A Lesson For the Children – In the Shemitta year of 5712 (1951-52), the farmers of Moshav Komemiyut let their land rest and took a full year of vacation. They did not grow anything at all during the year, occupying themselves instead with the study of Torah. Of course, when people do not work for a whole year their money dwindles, and signs of distress began to appear, but they managed to survive somehow with their savings and hope for the best.
After the end of Shemitta, the people wanted to plant their fields again. They tried to buy seeds, hoping for a good crop. They turned to farmers in the surrounding area, but they could only find wheat that had been grown during the year of Shemitta – which they did not want to use, since it was prohibited. The general manager of the farms started to worry, as did all the other inhabitants. Where would they be able to find seeds that they were allowed to plant?
They searched far and wide, and in the end they found a storehouse in a neighboring kibbutz with waste grain from two years before. Some people from Komemiyut went with the man in charge of the storehouse, and they could all see immediately that the seeds were broken open and full of worms. The air was filled with the odor of rotten grain, and it was clear from looking at the pile of grain that there was little hope of using it. The kibbutz farmer saw the people hesitating, and he told them that he didn’t think anything would grow from this grain, that it was just a waste of time to plant it. At most, it could be used as feed for cattle, but it would certainly not be worthwhile to waste the money and effort in planting. If they insisted, he would of course sell them the grain, but his advice was to forget it. But the members of the moshav had already despaired of finding anything better. They had already searched high and low, so after thinking the matter over very carefully they decided to buy the grain in spite of its poor condition and to put their faith in G-d.
Even though the grains were damaged, they paid a high price for them. And the rumor of how the people of Komemiyut had paid a large sum of money to buy rotten grain was a subject for mocking in the surrounding area.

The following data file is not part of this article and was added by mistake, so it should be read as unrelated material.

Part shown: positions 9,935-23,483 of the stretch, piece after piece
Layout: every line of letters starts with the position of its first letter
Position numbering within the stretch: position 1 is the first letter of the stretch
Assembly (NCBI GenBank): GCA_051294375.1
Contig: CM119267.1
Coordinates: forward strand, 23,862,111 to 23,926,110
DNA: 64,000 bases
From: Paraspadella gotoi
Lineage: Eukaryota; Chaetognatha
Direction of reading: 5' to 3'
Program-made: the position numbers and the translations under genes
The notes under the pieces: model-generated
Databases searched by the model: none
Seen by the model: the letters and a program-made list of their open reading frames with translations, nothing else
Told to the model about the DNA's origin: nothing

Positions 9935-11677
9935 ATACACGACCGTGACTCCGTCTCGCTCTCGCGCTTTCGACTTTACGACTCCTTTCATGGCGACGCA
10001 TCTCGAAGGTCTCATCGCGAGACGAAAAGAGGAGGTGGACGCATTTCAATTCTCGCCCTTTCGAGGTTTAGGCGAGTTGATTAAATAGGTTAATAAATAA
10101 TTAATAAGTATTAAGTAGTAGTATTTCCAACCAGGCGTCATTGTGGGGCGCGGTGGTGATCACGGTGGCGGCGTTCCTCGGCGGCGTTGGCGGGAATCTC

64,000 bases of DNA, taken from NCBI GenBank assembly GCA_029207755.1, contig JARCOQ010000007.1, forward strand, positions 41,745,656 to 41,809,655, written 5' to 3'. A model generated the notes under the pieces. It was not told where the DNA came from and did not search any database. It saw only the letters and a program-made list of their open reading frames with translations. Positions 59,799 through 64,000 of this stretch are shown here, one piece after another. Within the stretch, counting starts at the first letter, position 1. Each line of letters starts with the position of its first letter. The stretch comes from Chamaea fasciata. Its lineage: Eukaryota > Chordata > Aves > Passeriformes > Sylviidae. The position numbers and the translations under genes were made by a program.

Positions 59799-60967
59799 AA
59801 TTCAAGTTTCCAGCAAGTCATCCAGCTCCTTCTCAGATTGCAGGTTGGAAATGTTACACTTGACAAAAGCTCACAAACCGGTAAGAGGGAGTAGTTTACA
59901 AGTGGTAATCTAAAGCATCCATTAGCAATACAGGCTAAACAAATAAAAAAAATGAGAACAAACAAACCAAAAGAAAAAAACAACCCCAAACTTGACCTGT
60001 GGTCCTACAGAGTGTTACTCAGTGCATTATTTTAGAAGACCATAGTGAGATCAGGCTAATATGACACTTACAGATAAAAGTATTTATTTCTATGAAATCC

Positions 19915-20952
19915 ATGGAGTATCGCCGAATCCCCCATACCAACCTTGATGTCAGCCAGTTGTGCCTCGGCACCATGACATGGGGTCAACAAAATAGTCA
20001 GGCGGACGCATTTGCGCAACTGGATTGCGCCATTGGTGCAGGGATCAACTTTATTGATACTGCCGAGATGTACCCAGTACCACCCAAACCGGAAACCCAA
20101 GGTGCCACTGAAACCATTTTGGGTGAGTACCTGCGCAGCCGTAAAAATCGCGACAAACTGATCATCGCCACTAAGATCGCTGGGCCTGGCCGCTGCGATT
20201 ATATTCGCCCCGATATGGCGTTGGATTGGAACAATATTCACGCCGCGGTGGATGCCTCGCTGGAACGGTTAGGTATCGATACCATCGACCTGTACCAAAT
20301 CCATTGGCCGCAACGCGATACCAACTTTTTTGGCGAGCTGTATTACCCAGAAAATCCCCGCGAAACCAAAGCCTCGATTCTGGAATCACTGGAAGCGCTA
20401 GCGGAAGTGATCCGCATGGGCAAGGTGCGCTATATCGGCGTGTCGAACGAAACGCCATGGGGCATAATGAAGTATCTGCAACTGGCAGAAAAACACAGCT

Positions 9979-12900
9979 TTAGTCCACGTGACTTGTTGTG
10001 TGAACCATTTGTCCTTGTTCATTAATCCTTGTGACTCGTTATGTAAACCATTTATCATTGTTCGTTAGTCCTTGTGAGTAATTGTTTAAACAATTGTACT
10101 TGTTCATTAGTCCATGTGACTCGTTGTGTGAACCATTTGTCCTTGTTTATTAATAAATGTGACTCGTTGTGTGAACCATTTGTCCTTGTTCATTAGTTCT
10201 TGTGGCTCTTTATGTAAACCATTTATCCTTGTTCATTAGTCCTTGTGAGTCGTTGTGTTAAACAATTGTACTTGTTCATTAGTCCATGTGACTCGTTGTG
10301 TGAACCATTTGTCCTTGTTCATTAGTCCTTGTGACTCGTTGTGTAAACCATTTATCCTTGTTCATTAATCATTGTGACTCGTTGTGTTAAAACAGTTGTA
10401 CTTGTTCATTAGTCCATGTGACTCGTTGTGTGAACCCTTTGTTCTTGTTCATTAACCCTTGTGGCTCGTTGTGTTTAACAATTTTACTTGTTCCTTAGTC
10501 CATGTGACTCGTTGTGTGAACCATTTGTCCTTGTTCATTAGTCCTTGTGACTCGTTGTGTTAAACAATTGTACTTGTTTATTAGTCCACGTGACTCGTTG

The people began to plow and plant after the end of Succot in the eighth year, a long time after the wheat had been planted in the other farms. The work was finished in the cold of the winter.
But that year, the rains were held up and did not begin to fall until the middle of the winter. Farmers from the nearby towns, who had planted their seeds in the summer of Shemitta, saw their grains rot in the ground from the lack of rain, and when it finally came it was too late for most of them. The wheat did not grow, or only a small amount grew, and the yield was very poor. However, the fields of Komemiyut, which had just been planted, yielded large amounts of beautiful crops, and they had a much more successful season than ever before.
Everybody could see how G-d sent His blessing to those who observed the mitzva of Shemitta…
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Note: As is well known, rabbis in modern times have developed methods which allow farmers to work their fields during Shemitta, the most common one being the “heter mechira,” where the land is sold to a Gentile during the year. Even though many rabbis support this idea, the people of Komemiyut did not want to make use of it. In telling this story, I did not want to get involved in the controversy about this issue, which has been discussed by many prominent rabbis. Rather, I wanted to tell the true story of what happened that year, from the point of view of the farmers of Komemiyut.
Email firstname.lastname@example.org with reactions and suggestions for stories. Reprinted with permission from Zomet Institute (www.zomet.org.il). Translated from the Hebrew by Moshe Goldberg. To subscribe to receive the complete version of Shabbat B’Shabbato please write to email@example.com.
The words of this author reflect his/her own opinions and do not necessarily represent the official position of the Orthodox Union.
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